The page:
THE BLIZZARD HIT more suddenly than predicted, dumping several inches on us by noon and stopping traffic dead in all the streets leading from our town to the outlying country. I was rushing to an appointment and, impatient with the slow progress of two people in front of me, I skirted around them, slipped on an icy hill and was momentarily airborne. When I fell back to earth I hit my head, hard.
I seemed to see it all from without: here was an icy hill slanting upward to the pale sky, bordered by converging black lines; and here was I, sailing toward the sky feet first in a great skidding arc, until the lines met and the picture went black.
Some minutes later I came to, brushed myself off, went into a friend's shop, and nearly passed out again. My friend called 911 and eventually an ambulance appeared. It's a trust exercise, said the EMT, as he lifted me onto a spine board. My part was simply to let myself be floated out the door. Our ride to the hospital took 45 minutes, long enough to discover that the EMT, senior warden for a nearby Episcopal church, was an extremely interesting fellow. So it was that, though it formed no conceivable part of my plan for the day, I found myself discussing Hooker's three-legged stool and other fine points of Anglican ecclesiology while strapped to a board, shivering under mounds of blankets, in a slow-moving ambulance.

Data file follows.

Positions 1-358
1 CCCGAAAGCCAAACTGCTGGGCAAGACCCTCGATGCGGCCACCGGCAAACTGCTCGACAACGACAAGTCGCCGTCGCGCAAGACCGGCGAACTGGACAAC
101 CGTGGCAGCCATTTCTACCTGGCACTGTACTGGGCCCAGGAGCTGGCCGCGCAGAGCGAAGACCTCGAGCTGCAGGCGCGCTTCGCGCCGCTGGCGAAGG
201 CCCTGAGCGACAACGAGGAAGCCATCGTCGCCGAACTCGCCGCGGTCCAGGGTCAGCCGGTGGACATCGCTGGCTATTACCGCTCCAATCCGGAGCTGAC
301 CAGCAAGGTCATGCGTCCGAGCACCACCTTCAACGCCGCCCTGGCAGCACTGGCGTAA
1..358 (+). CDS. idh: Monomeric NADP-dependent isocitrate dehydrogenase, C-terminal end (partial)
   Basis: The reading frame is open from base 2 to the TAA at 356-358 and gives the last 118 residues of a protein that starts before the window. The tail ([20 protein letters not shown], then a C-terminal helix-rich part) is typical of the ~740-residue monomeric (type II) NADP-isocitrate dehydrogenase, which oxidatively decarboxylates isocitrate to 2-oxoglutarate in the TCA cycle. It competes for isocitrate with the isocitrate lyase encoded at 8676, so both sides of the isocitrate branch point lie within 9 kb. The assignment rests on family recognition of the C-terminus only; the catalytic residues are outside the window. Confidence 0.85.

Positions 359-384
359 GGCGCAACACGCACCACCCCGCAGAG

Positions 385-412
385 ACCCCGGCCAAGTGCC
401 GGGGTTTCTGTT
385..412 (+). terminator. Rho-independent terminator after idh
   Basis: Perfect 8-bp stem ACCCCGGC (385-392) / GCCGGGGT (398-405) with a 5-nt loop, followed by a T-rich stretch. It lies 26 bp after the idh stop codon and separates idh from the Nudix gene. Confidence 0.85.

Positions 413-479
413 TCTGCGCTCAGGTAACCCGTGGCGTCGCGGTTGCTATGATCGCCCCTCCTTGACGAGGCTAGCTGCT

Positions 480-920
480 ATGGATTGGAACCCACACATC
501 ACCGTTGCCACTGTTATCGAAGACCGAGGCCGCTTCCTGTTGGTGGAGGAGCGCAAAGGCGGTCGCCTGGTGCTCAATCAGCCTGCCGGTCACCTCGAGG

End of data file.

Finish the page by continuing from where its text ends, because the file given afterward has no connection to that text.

We arrived to find the emergency room in disaster mode, with many stretchers in the hallway. I had to stay strapped to the board for some hours until a doctor could check me out; and then, oh, blessed release! A CAT scan and a few hours more to wait before I was cleared to leave, still dizzy and shaky, but basically all right.
Now what made this incident particularly interesting was this: like Socrates in the Phaedo, I experienced the proximity of pleasure to pain, of confusion to clarity. "Who's William James?" my husband asked, testing my coherence. "1842-1910," said I. It may have been the adrenaline, but I was feeling hyperlucid. Best of all, a host of preoccupations were shaken clean out of me; I was free to think more interesting thoughts.
It reminded me of the time I fell down a long staircase at the home of some English friends while holding my two-year-old child. I ricocheted from wall to banister all the way down, saw stars, and landed at the foot of the stairs with the child unharmed on my stomach. Once back home, I wrote my friends to say "this time I mean to fall up your stairs"--for I had finally decided to become a baptized Christian, as if that nudge down the stairs had shaken off the last vestiges of uncertainty. …